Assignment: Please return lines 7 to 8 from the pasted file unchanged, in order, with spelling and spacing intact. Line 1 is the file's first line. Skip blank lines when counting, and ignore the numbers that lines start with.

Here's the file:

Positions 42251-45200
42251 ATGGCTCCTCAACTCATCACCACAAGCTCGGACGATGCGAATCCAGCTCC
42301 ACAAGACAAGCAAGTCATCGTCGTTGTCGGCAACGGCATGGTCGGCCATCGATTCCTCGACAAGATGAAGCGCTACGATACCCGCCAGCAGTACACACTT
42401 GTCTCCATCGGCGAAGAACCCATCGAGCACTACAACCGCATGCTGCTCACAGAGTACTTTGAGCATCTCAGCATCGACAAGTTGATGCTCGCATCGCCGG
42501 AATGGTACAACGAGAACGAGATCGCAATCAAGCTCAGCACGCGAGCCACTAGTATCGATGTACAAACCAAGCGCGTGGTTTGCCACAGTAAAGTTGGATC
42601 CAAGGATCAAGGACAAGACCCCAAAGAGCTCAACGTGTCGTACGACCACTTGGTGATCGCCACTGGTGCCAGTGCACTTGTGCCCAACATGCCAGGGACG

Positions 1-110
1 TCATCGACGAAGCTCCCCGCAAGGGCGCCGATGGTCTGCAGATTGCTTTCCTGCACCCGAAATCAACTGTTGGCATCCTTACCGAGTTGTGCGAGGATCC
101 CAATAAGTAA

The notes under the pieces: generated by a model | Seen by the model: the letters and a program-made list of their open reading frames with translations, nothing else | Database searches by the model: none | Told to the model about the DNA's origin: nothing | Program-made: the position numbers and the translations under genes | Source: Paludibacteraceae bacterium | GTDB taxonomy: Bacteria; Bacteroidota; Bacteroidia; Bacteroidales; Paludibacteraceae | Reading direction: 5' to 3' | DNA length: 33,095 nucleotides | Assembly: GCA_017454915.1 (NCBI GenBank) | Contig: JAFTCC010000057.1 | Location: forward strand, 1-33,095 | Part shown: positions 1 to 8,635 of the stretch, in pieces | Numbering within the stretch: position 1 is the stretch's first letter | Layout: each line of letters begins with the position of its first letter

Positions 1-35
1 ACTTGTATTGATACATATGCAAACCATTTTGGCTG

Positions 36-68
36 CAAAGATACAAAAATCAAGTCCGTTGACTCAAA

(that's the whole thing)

Positions 1-110
1 TCATCGACGAAGCTCCCCGCAAGGGCGCCGATGGTCTGCAGATTGCTTTCCTGCACCCGAAATCAACTGTTGGCATCCTTACCGAGTTGTGCGAGGATCC